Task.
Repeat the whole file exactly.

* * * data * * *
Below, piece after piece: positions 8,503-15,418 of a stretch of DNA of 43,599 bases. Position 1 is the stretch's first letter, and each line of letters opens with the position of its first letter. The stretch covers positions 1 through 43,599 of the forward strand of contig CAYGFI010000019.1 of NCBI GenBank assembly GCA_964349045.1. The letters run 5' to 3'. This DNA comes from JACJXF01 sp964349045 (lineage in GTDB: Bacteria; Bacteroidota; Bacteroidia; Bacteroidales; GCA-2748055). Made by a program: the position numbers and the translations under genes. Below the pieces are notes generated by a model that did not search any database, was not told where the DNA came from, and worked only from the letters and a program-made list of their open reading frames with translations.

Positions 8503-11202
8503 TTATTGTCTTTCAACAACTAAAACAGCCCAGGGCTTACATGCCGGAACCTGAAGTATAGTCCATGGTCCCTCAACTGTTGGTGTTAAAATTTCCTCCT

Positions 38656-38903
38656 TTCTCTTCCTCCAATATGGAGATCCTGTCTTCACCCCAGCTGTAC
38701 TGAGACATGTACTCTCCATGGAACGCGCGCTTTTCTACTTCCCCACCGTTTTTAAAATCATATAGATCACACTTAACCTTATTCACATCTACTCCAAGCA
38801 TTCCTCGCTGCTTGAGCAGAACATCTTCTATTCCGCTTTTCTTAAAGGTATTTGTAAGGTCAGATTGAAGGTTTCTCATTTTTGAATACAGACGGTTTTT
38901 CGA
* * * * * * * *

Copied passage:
Below, piece after piece: positions 8,503-15,418 of a stretch of DNA of 43,599 bases. Position 1 is the stretch's first letter, and each line of letters opens with the position of its first letter. The stretch covers positions 1 through 43,599 of the forward strand of contig CAYGFI010000019.1 of NCBI GenBank assembly GCA_964349045.1. The letters run 5' to 3'. This DNA comes from JACJXF01 sp964349045 (lineage in GTDB: Bacteria; Bacteroidota; Bacteroidia; Bacteroidales; GCA-2748055). Made by a program: the position numbers and the translations under genes. Below the pieces are notes generated by a model that did not search any database, was not told where the DNA came from, and worked only from the letters and a program-made list of their open reading frames with translations.

Positions 8503-11202
8503 TTATTGTCTTTCAACAACTAAAACAGCCCAGGGCTTACATGCCGGAACCTGAAGTATAGTCCATGGTCCCTCAACTGTTGGTGTTAAAATTTCCTCCT

Positions 38656-38903
38656 TTCTCTTCCTCCAATATGGAGATCCTGTCTTCACCCCAGCTGTAC
38701 TGAGACATGTACTCTCCATGGAACGCGCGCTTTTCTACTTCCCCACCGTTTTTAAAATCATATAGATCACACTTAACCTTATTCACATCTACTCCAAGCA
38801 TTCCTCGCTGCTTGAGCAGAACATCTTCTATTCCGCTTTTCTTAAAGGTATTTGTAAGGTCAGATTGAAGGTTTCTCATTTTTGAATACAGACGGTTTTT
38901 CGA